With federal, state and local guidelines on COVID-19 shifting by the day and urgency around delta breakthrough infections continuing to grow, vaccinated individuals are rethinking activities that have become part of their summer routine.
Can parents trust schools to keep their children safe from delta spread in the classroom? Is masking back up enough to keep vaccinated folks from spreading COVID-19 to peers in restaurants, at sports games or in the office?
Northwestern experts provide guidance on how vaccinated individuals can protect themselves from delta, the impact of mixed messages and the role booster shots will play in coming months.
How would you characterize this moment?
“I would say that this is likely the most uncertain time we have faced with COVID-19. The confluence of school starting, mixed messages on vaccine efficacy and inconsistent rules are bound to generate significant anxiety. Perhaps the most the interesting institutions to monitor are schools as they have become a new venue to air grievances about health and politics.” - James Druckman
What are the issues for schools?
“Students learn content better in a hands-on learning environment and the process of learning is also better. Learning from incidental contact with other kids and adults can’t be matched virtually, like talking after class with the teacher as you walk out the door or chatting with classmates in the hall. Incidental contact can occur virtually but often happens in much less controlled environments — like on social media.” - Dr. John Walkup
“We know that in-person instruction is optimal for children’s education, development and mental health. We have learned that schools were able to safely remain open to in-person instruction last year, even during periods of extremely high community transmission of COVID-19. While delta adds another layer of complexity, there is no evidence that our interventions for preventing COVID-19 transmission in school will be any less effective. However, any time unvaccinated individuals congregate, especially indoors, there is risk of COVID-19 transmission. Fortunately, for the vast majority of children, COVID-19 infection is relatively mild and uncomplicated.
“Parents can help keep schools safe by keeping themselves and their families healthy. All individuals eligible for vaccine should get vaccinated. Parents should keep their kids home from school if sick and seek testing of their child prior to returning to school. Parents should advocate for their schools following school safety guidance recommended by the CDC.
“The CDC and local health departments have developed guidance for keeping schools safe. These include masking; distancing; optimizing ventilation and school cleaning; keeping sick kids out of school; contact tracing and quarantine when exposures occur; and potentially screening testing of students and staff. Schools should follow this evidence-based guidance.” - Dr. Larry Kociolek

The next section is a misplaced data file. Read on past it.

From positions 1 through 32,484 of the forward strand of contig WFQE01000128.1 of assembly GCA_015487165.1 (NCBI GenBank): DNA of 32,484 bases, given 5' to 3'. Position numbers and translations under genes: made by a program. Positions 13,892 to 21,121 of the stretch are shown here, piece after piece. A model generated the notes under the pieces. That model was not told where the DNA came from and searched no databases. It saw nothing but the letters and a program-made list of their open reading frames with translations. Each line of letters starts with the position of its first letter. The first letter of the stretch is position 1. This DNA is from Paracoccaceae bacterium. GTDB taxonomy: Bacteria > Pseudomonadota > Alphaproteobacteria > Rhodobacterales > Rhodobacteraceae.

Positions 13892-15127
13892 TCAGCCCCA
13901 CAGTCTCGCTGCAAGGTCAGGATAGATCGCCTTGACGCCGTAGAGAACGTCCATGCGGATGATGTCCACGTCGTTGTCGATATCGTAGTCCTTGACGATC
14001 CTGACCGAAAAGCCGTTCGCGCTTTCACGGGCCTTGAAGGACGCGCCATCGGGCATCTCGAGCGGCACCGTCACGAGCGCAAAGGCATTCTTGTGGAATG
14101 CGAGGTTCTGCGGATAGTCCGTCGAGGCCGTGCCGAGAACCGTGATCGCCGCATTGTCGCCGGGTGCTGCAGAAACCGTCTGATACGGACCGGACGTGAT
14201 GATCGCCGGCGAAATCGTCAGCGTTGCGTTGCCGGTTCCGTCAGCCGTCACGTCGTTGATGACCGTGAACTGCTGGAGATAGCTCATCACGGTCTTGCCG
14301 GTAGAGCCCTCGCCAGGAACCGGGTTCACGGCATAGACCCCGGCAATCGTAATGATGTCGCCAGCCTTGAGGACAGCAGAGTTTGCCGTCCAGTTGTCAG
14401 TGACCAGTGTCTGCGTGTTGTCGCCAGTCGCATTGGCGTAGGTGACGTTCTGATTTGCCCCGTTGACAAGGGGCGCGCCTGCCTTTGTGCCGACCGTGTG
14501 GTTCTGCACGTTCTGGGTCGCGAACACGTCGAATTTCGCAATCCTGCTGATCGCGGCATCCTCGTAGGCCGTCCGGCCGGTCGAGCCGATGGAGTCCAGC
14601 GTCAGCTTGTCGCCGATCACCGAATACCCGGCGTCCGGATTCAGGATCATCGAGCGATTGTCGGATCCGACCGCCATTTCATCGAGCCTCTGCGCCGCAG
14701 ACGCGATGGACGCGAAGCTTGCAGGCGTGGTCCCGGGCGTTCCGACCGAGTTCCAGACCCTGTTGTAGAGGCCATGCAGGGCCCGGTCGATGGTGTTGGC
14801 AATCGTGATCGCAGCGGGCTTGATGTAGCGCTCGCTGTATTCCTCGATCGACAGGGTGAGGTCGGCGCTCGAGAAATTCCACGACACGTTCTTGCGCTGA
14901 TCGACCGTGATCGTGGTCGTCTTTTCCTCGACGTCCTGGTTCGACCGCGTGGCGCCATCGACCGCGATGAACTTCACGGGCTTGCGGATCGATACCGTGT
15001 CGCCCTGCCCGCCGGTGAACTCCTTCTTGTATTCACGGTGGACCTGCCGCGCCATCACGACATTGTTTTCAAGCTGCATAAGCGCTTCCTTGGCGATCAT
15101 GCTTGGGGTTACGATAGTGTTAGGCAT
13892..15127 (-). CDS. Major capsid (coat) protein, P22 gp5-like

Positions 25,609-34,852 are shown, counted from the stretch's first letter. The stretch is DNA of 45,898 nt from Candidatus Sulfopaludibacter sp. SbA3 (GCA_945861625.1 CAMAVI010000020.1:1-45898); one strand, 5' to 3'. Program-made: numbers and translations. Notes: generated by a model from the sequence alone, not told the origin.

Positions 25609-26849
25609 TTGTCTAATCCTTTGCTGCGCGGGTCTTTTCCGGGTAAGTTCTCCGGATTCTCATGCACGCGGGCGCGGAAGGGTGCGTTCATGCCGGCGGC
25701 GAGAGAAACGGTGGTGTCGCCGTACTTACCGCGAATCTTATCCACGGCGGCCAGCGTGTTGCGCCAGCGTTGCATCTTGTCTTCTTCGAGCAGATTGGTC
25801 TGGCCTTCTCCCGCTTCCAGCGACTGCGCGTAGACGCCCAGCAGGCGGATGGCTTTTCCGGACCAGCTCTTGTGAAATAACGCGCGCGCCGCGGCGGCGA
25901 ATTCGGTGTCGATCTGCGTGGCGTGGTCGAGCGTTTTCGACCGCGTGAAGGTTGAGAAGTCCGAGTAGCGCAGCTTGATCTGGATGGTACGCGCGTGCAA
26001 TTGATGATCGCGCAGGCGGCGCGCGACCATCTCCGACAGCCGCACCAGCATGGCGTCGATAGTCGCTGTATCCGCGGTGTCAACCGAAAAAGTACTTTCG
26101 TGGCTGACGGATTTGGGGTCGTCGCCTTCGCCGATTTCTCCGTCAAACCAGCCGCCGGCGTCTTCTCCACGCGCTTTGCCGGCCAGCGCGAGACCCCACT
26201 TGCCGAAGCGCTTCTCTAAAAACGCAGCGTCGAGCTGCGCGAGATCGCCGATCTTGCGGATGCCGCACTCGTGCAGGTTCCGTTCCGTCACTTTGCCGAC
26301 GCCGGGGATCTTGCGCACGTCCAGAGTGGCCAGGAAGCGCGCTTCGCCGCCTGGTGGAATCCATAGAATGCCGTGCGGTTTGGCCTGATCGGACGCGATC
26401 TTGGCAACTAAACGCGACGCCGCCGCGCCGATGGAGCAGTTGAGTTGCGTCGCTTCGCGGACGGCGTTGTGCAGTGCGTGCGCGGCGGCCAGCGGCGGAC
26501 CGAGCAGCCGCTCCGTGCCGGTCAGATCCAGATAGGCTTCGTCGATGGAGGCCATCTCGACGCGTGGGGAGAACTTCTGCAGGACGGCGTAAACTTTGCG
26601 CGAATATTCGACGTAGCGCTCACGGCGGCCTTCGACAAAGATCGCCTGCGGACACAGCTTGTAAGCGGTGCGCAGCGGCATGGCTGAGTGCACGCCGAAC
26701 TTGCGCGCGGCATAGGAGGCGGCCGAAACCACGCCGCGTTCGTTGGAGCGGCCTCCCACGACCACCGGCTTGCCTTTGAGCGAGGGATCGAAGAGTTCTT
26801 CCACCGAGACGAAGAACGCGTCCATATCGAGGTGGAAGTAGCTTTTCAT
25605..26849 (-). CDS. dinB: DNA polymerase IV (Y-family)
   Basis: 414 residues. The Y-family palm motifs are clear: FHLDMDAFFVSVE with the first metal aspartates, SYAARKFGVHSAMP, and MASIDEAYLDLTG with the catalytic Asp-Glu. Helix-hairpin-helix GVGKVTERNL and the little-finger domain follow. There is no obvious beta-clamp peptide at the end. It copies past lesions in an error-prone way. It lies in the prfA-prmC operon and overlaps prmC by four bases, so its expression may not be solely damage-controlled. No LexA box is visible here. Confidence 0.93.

What about other venues?
“Because people take their masks off to eat and because restaurant dining rooms are often crowded with limited airflow, restaurants are higher risk spaces for spreading COVID-19. Vaccinated people can reduce their risk of dining out by sitting outside and seeking out restaurants that require proof of vaccination for entry.” - Dr. Ben Singer on dining out
“If you do have to meet, make sure everyone is vaccinated, wearing masks and is socially distanced, just like the old days. It’s safest to do Zoom meetings at the moment.” - Dr. Rob Murphy on working in an office with other vaccinated people
“Air travel presents risks because of the number of people travelers encounter in the airport and on the plane. Wearing a mask, particularly one with a good particulate rating like N95 or KN95, can help reduce risk for those who need to fly.” - Singer on air travel
“While the delta variant is more contagious than the original strain, the virus doesn’t survive in the water. It’s airborne, person to person. So stay socially distanced in the water.” - Murphy on public pools
“All else being equal, outside activities are lower risk than indoor activities. Nevertheless, tightly packed spaces like sports venues still pose an increased risk of spreading viruses. Wearing a mask in closely spaced outdoor venues can help reduce the risk of viral transmission.” - Singer on in-person sporting events
Will we need boosters soon?
“The latest guidance on boosters is now that for non-immunocompromised or elderly people, you should be getting a booster six months after your second shot. The current guidance out there is to try to get the version of the shot you had before. If you can’t, just take whatever mRNA vaccine you can get. And that goes even for those who received the Johnson & Johnson vaccine.
“The immune response is much broader than just antibody levels, but the antibodies are at least a marker of the immune response and are easy to measure. The Pfizer CEO said eight months after your second shot is when antibody levels are low enough to be clinically relevant and of concern. The CDC and NIH pushed back, but he does have the data to prove this: 30,000 people in a clinical trial. And they’re seeing all these elderly people who got the vaccine in the hospital now. Also, the Israelis, which are the sentinel group, saw the same thing. They’re a couple months ahead of us, had great vaccination rates, and they’re seeing more hospitalizations of vaccinated people now. It’s still much lower in vaccinated than non-vaccinated groups, but it’s happening. And they’re seeing clinical improvement with the booster already.” - Dr. Rob Murphy